The Beatles: John Lennon was ‘insecure’ about his singing voice | Music | Entertainment

The Beatles break up up again in 1970, bringing the largest band on the planet to an finish. Just ten years later one of many band’s key members, John Lennon, was murdered by Mark David Chapman in New York. To commemorate what would have been John’s 80th birthday, fellow Beatle Paul McCartney sat down with Lennon’s son Sean on BBC Radio 2 to speak concerning the legacy his father left behind.

During the interview the pair spoke intimately about John’s life, his early work in The Beatles, and certainly his relationships with different artists on the time.

However Sean was keen to talk about a few of his father’s lesser-known qualities.

One of those was that John was truly slightly insecure about elements of his voice when recording music.

Sean requested Paul: “I also heard that he was insecure about his voice, like I’ve heard that when he was doing the solo records he would turn his vocal down and then he’d go to the bathroom and come back and that engineers would have like snuck it back up.”

READ MORE: The Beatles: ‘NONE of us were musicians’ – McCartney details John Lennon’s inexperience

Sean continued: “It’s just funny that he had these sort of insecurities, although he also came across as very confident, didn’t he?”

Paul responded: “Yeah, precisely. Well, the boldness was the protect.

“I’d discovered that early on was that if in case you have difficulties in your life it will possibly form of go two methods. You can simply lie down and quit or you’ll be able to put a protect up and you’ll protect yourself from the world in that means.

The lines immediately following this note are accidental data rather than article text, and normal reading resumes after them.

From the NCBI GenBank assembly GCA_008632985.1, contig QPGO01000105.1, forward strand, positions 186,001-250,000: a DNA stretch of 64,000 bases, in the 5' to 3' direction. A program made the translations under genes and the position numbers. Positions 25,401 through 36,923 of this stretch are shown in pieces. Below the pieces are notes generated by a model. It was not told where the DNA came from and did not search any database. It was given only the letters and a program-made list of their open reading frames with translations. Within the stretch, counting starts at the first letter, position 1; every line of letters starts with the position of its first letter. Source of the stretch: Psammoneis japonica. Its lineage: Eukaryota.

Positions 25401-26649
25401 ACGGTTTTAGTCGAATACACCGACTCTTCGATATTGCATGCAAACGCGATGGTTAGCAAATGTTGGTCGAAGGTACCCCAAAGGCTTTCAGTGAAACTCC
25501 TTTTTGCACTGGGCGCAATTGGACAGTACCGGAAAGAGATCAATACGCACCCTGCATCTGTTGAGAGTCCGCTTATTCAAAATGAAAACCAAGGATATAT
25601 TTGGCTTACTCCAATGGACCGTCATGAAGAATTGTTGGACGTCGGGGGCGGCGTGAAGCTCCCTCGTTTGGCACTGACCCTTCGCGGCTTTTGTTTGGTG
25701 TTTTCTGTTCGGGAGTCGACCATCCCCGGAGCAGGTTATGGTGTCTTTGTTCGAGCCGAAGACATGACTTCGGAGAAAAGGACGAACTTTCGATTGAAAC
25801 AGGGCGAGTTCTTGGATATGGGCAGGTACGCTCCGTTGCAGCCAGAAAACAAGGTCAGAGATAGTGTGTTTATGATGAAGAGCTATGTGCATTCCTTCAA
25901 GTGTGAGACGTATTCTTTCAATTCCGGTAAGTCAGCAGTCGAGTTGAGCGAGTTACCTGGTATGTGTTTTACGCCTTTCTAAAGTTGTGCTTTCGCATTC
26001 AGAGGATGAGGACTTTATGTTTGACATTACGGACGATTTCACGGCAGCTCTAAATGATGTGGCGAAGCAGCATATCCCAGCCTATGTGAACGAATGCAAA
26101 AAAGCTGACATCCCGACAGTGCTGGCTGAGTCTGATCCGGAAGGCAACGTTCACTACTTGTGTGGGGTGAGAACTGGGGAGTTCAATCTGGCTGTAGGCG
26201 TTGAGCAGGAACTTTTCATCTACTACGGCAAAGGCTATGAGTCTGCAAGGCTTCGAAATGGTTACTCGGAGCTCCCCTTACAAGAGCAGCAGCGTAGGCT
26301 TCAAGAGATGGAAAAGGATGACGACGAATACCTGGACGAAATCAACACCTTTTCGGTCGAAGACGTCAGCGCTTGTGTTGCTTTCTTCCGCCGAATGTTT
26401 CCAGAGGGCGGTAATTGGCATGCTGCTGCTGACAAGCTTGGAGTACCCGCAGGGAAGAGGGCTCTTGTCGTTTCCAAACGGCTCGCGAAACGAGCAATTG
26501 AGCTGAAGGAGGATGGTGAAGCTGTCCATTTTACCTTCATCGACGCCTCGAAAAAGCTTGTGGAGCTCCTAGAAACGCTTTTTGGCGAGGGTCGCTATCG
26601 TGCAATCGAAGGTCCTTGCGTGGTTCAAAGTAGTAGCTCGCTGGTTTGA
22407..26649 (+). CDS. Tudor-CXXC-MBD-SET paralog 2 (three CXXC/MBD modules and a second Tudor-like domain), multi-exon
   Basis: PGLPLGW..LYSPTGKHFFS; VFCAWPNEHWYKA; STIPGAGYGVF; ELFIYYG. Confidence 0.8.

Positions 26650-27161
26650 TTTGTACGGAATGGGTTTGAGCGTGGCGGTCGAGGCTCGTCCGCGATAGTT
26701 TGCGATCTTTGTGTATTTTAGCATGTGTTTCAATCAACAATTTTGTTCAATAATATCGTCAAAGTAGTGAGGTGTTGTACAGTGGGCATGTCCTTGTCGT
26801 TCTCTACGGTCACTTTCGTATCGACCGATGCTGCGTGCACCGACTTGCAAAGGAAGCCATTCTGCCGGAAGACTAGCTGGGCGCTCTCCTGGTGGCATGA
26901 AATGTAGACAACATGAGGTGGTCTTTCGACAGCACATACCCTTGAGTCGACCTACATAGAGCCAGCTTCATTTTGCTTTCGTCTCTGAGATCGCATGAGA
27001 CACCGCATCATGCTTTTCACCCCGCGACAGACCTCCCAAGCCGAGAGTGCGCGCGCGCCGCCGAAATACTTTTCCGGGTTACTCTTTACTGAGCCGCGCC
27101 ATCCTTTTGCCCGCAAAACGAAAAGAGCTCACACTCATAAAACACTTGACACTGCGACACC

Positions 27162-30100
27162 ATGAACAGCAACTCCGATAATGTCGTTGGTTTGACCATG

“So from the minute I met John I knew that was what was going on, that he had this wit that would guard him from that.”

Going on to speak about his personal insecurities, Paul added: “The factor is, , insecurities, I believe so many individuals, I can not consider anybody who would not have insecurities, so I can relate to that.

“And I’m positive John wouldn’t assume it was nice sufficient. I keep in mind doing a vocal on Eleanor Rigby and saying to George Martin, ‘God, this is terrible, oh I’m horrible.’

“And I listen to it now and go: ‘Oh no, it’s pretty good. I like it.'”

Later within the interview Sean and Paul additionally spoke about The Beatles’ break up.

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Specifically, the pair mentioned whether or not the band members actually disliked each other when everything came to an end.

Talking concerning the Let It Be documentary, Sean requested: “You know rising up there was all the time this fantasy that issues have been a bit grumpy, or no matter, and there was this mythos across the movie and all the things.

“It’s very gentle hearted, you guys are joking round and having fun with yourselves, I believe – is that true? Do you assume it was a little bit of a fantasy?

“And that looking back, do you feel like, do you notice how much more fun it seemed or something, because I remember seeing in an interview with you saying.”

Paul replied: “I believe it was the truth that The Beatles have been breaking apart which was a really tough time for us. It was like a divorce.

“So it’s totally tough to gather your ideas and to only be jolly. And by the point Let It Be took place, that turned the story of the movie.

“And then that, coupled with the fact that we’d broken up, left a gloomy left a sort of cloud in the room.”

John Lennon at 80 is accessible on BBC Radio 2 on BBC Sounds.

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